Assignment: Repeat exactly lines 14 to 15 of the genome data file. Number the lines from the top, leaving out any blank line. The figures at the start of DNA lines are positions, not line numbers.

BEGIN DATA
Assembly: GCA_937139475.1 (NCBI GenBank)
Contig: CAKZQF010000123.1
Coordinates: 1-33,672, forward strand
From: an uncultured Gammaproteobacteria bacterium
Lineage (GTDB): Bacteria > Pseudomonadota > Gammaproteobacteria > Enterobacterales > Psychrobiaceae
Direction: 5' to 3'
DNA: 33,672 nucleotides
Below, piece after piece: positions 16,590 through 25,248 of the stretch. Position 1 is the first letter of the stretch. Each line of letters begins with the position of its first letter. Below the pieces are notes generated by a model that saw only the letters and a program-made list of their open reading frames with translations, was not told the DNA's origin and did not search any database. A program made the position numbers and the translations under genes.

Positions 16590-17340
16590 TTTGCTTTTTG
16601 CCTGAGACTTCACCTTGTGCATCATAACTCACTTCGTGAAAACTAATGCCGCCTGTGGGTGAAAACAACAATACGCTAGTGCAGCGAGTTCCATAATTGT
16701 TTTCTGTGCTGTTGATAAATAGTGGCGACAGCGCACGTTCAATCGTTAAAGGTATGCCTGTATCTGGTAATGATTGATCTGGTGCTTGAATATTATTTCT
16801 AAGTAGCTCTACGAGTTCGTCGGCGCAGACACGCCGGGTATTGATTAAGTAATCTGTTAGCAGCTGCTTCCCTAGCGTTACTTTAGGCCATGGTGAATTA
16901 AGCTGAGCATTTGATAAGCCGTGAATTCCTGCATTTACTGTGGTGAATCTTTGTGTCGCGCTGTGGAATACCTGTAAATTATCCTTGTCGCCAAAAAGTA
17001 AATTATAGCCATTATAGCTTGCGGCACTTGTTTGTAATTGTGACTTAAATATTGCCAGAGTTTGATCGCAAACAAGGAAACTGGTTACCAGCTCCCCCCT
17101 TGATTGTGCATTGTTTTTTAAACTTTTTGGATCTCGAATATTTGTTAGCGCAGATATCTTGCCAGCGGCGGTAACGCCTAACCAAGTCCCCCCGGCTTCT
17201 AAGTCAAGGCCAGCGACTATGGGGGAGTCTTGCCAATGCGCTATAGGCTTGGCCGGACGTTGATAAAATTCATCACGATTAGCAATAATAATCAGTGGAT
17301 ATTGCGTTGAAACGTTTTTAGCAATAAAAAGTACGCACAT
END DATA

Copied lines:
16901 AGCTGAGCATTTGATAAGCCGTGAATTCCTGCATTTACTGTGGTGAATCTTTGTGTCGCGCTGTGGAATACCTGTAAATTATCCTTGTCGCCAAAAAGTA
17001 AATTATAGCCATTATAGCTTGCGGCACTTGTTTGTAATTGTGACTTAAATATTGCCAGAGTTTGATCGCAAACAAGGAAACTGGTTACCAGCTCCCCCCT